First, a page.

Netflix commits funds for the next generation of Indigenous creators

The streamer announced three new partnerships with imagineNATIVE, the Indigenous Screen Office and Wapikoni Mobile at the Banff World Media Festival.
Indigenous Partners

Netflix has launched three new partnerships to support Indigenous creators in Canada.

As part of its $25-million development fund for underrepresented Canadian creators, the streamer will provide funding to the Indigenous Screen Office (ISO), Wapikoni Mobile and imagineNATIVE. Netflix now has 14 partnerships with Canadian organizations under the fund, which includes Inside Out and Quebec Cinema.

The announcement was made at the Banff World Media Festival (BANFF) during the Rockie Awards pre-ceremony cocktail reception. Stéphane Cardin, director of public policy for Netflix Canada, made the announcement, alongside Kerry Swanson, associate director of ISO, Odile Joannette, executive director of Wapikoni, and Jason Ryle, executive director of imagineNATIVE.

The funds provided to imagineNATIVE will allow the film and television institute to run professional development programs for Indigenous screenwriters, directors and producers over the next three years. This includes labs, a storytelling series incubator, a year-round screenwriting intensive to help develop a feature film, including a lab at the Atikameksheng Anishnawbek White Fish First Nation. It will also aid the expansion of the imagineNATIVE Originals mentorship commissions and provide year-long panels and workshops run through the imagineNATIVE Film + Media Arts Festival.

“For imagineNATIVE, this is truly a game-changer,” Ryle said at the announcement. “For us, it really is profound in terms of what it enables us to do for Indigenous screen content creators.”

Wapikoni Mobile, the training and creative studio for Indigenous youth, will allocate the funds to development activities on broadcasting and distribution, training on public speaking and resume- and portfolio-building, and a co-creation residency for filmmakers in research, preparation and production on feature films.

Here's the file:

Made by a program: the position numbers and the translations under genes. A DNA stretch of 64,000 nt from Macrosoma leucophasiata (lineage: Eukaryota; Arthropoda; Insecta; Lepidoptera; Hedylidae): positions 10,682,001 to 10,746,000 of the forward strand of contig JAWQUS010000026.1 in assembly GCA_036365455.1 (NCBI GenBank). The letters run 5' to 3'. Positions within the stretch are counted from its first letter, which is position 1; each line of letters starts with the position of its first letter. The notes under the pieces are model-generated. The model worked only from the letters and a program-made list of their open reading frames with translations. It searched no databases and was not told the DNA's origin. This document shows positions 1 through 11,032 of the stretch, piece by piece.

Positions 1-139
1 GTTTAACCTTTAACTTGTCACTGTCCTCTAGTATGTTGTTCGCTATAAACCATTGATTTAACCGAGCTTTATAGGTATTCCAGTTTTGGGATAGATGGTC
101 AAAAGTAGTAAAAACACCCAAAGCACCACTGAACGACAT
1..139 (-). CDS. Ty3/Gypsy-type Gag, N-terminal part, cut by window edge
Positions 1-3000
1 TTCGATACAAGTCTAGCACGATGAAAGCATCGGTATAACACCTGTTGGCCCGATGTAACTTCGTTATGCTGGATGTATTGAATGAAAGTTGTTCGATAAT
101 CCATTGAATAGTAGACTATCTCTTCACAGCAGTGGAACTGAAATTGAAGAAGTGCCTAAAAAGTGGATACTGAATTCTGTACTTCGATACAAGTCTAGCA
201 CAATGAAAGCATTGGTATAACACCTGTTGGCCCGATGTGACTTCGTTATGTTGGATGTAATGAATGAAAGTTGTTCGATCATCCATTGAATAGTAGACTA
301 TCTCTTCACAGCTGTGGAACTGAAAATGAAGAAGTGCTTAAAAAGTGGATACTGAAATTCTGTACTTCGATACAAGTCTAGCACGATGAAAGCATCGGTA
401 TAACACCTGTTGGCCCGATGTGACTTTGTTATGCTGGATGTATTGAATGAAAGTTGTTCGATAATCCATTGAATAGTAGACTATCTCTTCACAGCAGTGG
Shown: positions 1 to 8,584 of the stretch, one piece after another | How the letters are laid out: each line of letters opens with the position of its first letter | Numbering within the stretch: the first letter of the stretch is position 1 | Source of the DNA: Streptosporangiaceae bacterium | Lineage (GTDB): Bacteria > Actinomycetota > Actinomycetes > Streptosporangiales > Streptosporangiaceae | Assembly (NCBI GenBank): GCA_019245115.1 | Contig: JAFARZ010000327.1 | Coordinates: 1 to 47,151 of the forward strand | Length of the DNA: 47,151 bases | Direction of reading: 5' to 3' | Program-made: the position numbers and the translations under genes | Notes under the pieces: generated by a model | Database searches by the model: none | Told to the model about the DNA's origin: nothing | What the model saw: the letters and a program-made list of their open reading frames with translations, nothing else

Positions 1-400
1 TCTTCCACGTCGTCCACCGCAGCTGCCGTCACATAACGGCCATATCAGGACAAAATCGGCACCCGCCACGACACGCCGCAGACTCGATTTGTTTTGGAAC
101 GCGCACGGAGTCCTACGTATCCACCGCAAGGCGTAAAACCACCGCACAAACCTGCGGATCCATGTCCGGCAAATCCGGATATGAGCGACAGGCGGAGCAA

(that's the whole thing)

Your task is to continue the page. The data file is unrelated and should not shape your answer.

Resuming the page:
“[Wapikoni] will structure a program of continuing education and coaching, which will have profound impact for the next generation of creators,” said Joannette.

ISO will allocate their funds to support directors, producers, writers and showrunners through creative apprenticeships and cultural mentorships to enable narrative sovereignty and Indigenous leadership in Canada’s screen industry.

“Let us not forget that erasure was done with intention and we must be just as intentional in the work we’re doing now,” said Swanson. “With this support from Netflix the ISO will further our protocols work and provide cultural mentorships for Indigenous creators who want to work with elders, language-speakers and knowledge keepers in their communities.”

The new partnerships come a few months after imagineNATIVE’s report on the industry’s collaboration with Indigenous communities, which called for more meaningful creative input, instead of consultations.

This is the second Netflix partnership announced at this year’s BANFF. On the first day of the festival the global streamer officially launched a new professional development program to assist minority francophone creators, in partnership with Alliance des producteurs francophones du Canada (APFC), Telefilm Canada and the Canada Media Fund (CMF).

Image courtesy of by Kristian Bogner